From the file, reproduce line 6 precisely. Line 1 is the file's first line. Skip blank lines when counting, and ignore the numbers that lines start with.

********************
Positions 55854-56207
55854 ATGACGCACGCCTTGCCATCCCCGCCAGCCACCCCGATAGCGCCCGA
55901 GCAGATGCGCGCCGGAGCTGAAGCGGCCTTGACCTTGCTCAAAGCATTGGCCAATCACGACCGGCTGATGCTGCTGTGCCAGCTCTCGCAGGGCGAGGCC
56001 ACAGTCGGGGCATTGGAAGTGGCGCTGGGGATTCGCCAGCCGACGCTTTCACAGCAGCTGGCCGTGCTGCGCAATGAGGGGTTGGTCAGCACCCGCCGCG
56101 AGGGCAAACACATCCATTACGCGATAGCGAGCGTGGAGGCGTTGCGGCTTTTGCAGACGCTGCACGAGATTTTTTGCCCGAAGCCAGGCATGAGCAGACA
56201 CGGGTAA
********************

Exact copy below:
56201 CGGGTAA